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Am J Respir Crit Care Med. 1994 Nov;150(5 Pt 1):1250-5.

Cotton dust exposure, across-shift drop in FEV1, and five-year change in lung function.

Author information

1
Department of Environmental Health (Occupational Health Program), Harvard School of Public Health, Boston, MA 02115.

Abstract

To evaluate chronic loss of lung function in cotton dust-exposed workers, a 5-yr follow-up study was performed in Shanghai, China from 1981 to 1986. Workers at a nearby silk thread manufacturing mill were used as a control population. There were 384 cotton textile workers restudied from an original group of 446, and 403 silk workers restudied from the original 468. The presence of byssinosis among retested cotton workers at the time of first survey was 7.3%. The prevalence of byssinosis was 9.7% at the initial survey among those lost to follow-up. No byssinosis was found among control subjects. The mean annual decline in FEV1 was 39.5 ml among cotton workers and 30.6 ml for silk workers (p < 0.05). The greatest annual decrements were found among smoking cotton workers, but nonsmoking cotton workers also lost lung function at a faster rate than silk nonsmokers (annual loss = 33.3 ml versus 24.4 ml, respectively). Autoregressive modeling revealed that after adjustments for age, sex, height, and smoking, cotton dust exposure was significantly associated with decline in FEV1. Moreover, across-shift drop of 5% or more at the time of first survey was predictive of 5-yr decline in FEV1. Cotton workers who had an acute response (5% or greater drop in FEV1 at the time of first survey) suffered a 57.0 ml/yr FEV1 drop compared with a 35.1-ml drop among cotton workers with less acute response at baseline (p < 0.01). Silk workers with or without 5% across-shift drops had similar annual rates of decline (-33.8 ml and -36.1 ml, respectively).(ABSTRACT TRUNCATED AT 250 WORDS).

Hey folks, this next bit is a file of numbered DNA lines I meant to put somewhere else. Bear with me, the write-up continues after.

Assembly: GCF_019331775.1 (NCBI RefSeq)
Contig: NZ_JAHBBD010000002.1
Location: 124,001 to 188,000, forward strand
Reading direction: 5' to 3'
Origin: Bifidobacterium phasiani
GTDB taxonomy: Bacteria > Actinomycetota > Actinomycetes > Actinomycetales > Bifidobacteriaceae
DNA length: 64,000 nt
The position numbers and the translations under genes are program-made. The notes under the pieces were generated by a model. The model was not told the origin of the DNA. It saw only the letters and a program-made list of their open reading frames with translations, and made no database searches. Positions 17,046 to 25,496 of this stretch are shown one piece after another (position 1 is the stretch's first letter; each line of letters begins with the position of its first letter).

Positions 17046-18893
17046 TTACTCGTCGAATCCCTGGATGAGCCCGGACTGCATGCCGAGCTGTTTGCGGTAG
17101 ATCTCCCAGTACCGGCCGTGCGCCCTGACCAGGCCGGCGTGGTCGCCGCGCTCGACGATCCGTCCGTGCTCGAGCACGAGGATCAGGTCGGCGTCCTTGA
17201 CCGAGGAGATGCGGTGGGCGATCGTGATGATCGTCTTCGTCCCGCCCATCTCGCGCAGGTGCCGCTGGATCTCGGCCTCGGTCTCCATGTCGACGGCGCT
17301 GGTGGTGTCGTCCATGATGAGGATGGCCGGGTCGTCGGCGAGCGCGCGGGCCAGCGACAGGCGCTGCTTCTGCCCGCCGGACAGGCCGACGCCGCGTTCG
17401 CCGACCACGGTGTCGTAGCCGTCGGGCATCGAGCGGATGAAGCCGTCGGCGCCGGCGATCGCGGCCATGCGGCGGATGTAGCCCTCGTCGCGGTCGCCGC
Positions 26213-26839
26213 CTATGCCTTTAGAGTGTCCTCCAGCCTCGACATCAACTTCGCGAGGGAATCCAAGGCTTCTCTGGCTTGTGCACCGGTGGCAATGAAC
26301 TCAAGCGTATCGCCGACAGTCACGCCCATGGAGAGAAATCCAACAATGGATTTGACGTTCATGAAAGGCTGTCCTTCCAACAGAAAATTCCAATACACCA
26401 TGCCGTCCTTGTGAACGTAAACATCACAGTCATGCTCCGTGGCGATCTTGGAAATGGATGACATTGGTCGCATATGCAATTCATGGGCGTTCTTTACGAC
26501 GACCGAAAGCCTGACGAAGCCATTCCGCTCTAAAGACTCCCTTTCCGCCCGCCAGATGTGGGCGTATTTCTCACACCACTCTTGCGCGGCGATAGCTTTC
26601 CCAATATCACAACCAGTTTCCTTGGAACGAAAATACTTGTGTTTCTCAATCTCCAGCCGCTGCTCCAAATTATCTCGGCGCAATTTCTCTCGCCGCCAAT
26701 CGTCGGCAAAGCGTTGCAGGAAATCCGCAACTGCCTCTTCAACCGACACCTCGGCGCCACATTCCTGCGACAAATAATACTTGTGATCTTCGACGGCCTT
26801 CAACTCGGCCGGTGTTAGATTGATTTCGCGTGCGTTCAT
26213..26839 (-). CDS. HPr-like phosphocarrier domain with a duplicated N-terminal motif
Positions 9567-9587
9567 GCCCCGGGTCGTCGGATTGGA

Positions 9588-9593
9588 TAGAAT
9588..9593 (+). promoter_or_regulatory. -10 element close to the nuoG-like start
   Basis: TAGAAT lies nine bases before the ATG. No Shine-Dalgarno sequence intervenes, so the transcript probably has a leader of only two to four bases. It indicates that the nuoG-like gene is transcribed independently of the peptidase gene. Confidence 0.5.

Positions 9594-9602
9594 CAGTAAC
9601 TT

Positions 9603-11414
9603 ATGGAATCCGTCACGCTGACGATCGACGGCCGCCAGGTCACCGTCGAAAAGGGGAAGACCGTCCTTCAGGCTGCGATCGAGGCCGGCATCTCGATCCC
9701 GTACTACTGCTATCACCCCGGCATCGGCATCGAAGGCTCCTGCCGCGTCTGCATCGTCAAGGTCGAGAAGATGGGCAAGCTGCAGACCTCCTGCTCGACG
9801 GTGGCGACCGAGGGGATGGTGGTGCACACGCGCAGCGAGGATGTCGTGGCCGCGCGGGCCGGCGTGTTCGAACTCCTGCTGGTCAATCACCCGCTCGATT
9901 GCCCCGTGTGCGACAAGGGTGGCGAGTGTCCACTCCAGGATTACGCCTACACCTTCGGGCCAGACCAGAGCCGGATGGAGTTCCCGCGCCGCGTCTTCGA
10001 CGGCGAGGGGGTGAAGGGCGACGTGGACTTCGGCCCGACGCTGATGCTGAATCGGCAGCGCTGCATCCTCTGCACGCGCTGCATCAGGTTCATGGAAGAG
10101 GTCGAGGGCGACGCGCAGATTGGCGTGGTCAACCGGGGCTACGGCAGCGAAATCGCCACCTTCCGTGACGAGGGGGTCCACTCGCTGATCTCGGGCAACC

PMID:
7952548
DOI:
10.1164/ajrccm.150.5.7952548
[Indexed for MEDLINE]

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